Interestingly enough, the assistance given to industry by government support for regional schools of design was not so that manufacturers would have access to artistically skilled employees, but was offered with a view to raising the standard of public taste (Sparke, 1986:158). It was suggested that consolidating design protection, allowing for a longer term of protection and design registration could assist in the production of British works of excellence.


Not all industrialists supported design law reform. Opposition was founded in the claimthat there was no such thing as originality in design - that old patterns were perpetually recombined and reproduced. The measure would be productive of nothing but endless litigation and constant disputes. . . The fact was, that originality of invention may be said to have been exhausted, and the production of original new designs could hardly be expected. . . . The whole system of patternmaking was not the forming of patterns on original ideas, but the combining of them from existing designs. (Mr Williams, Parliamentary Debates, Vol LXI cols 684-85).

This commentator suggests that there was nothing distinctive enough to constitute a model deserving legal protection. Conversely, any distinction claimed by these works would merely be a creation of the law. By permitting certain manufacturers to elect their works as 'special', their distinctiveness denoted by registration, these designs become special. This reading is supported by the characterisation of registration as a form of design insuranceHe did not propose to make this compulsory on the part of owners of designs; but merely to give them the opportunity of taking advantage of the law if they thought fit to do so. (Mr Poulett Thomson, Parliamentary Debates, Vol XLV col 747).

Design protection, it was argued, was contrary to laissez faire principles and was an attempt to discriminate against the successful Northern printers. Evidence given at the various inquiries overwhelmingly named large Northern manufacturers as the instigators of piracy. For example, Mr Stirling complained to the Committee that in the course of one month, an entire 83 patterns were copied by a Manchester firm and offered for sale in competition with his own at a reduction of 20% on cheaper cloth, and were then considered too common to be reordered from him (Select Committee on the Copyright of Designs, 1840:3320; 3337). However he then went on to explain his own practice of copyingWe are in the habit of getting patterns from every place we can . . . our object in getting these patterns is to enable us to keep pace with the trade to know what is suitable and what is worth copying. (Select Committee on the Copyright of Designs, 1840:3390).

This apparent double-standard, whereby appropriation by 'quality' manufacturers was approved of and called copying the 'style' but a similar practice undertaken by different printers for the broader mass market was frowned upon and called 'piracy', clearly evidences acceptance of a model/series dynamic. Further whilst there is no doubt that often mass market manufacturers were involved in piracy,17 even when an exact reproduction was not involved, but rather the adaptation of a print, it was still resented and disapproved, as if it too was piracy. This demonstrates that copying per se was not perceived as the problem. What was objected to was the lack of distinction between derivative series of works. It was proposed that the Board of Trade could run a registration process from fees arising from the entry of designs so that no expense would be imposed upon the public. This arrangement shows that their was no exclusive property in the design, for if it deserved protection 'of right' concern for the cost on the public purse should not have come into it. Because of this logic it would be necessary that the manufacturer register each use of the design, ultimately leading to a cumbersome process whereby it was necessary to register the same design separately in respect of different classes of product.18 In 1839 design protection was offered for metals for three years; for silk weaving, carpet making and paper hanging and all other articles in which the value of patterns forms an essential element in computing the value of the whole, for twelve months; provided that the pattern was lodged for registration (The Copyright of Designs Act 1839). The 12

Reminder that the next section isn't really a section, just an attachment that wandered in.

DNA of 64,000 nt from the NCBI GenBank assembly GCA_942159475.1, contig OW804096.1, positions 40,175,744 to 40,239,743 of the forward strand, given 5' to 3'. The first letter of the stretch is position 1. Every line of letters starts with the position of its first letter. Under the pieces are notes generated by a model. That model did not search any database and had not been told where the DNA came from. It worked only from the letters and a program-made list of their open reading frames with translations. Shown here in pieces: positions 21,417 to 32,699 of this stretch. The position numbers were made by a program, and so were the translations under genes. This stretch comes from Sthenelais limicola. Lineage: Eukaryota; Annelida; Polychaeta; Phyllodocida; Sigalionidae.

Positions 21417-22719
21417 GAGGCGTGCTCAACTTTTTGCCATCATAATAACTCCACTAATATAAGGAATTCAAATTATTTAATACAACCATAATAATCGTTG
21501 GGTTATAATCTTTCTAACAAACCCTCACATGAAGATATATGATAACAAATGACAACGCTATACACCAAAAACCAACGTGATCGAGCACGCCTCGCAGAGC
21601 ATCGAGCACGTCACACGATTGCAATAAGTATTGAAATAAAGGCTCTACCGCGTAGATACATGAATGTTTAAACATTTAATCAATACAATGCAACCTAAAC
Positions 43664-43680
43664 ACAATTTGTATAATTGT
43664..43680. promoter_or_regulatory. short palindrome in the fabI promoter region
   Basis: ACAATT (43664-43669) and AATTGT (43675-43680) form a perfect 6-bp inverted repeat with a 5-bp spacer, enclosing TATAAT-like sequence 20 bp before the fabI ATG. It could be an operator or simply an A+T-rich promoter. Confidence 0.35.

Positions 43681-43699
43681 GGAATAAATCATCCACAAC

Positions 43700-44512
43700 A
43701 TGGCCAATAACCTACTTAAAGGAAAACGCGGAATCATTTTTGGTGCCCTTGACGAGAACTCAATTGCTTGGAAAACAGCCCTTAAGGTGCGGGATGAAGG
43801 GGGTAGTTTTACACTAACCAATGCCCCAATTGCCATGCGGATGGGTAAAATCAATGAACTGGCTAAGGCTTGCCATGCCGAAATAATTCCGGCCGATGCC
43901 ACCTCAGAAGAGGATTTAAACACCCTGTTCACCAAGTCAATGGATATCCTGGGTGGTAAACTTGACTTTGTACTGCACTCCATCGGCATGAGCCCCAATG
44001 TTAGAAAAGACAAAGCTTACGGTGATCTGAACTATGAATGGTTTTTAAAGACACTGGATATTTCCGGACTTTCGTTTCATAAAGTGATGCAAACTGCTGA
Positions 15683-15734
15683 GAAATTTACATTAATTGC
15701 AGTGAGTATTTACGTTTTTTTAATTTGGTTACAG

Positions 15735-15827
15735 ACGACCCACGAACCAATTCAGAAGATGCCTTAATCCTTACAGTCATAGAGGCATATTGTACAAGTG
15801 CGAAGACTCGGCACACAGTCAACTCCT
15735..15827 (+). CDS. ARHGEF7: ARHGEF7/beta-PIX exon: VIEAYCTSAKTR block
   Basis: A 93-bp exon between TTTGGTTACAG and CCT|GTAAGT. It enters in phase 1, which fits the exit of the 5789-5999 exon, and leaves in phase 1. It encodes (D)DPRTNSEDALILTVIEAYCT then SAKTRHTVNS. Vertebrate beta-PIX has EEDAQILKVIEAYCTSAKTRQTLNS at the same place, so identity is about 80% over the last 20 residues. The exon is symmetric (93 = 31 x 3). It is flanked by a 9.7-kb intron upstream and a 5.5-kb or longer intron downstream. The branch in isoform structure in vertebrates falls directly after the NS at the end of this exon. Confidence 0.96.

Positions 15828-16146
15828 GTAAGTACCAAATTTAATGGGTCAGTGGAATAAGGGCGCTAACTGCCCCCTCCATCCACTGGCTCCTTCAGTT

scheme was initially rejected by the calico industry as '"inconvenient” but by 1841 the scheme was considered successful enough for calico-printers to be willing to be included.19 These reforms satisfied the more immediate complaints of London textile designers. However the manufacturers of other kinds of works continued to push for further reform. The Legislature was responsive, but how should they define the essential qualities of these other commodities that required legal protection and in what terms: in copyright, design and/or patent law? Bently notes that "Patent law by the 1820s was a mongrel of custom, prerogative, statute and judicial. . . There was uncertainty over what was protectable, over the nature and role of specification, and of the role of claims and drawings. Moreover, the patent administration was complex. . ." (1997: 28) Some argued for design protection in terms of patents, howeverwhat was still wanted was protection for those inventions which were only wanted for a very short time, and the inventors of which could not afford to go to the expence of obtaining patents in the ordinary way. It also appeared to him, that one of the reasons why all previous attempts to secure protection for the articles in question had failed was, that the promoters of them had endeavoured to extend the provisions of the patent-laws to those articles which were not by their nature capable of receiving the protection they afforded. (Mr Poulett Thomson, Parliamentary Debates Vol XLV col 747-748).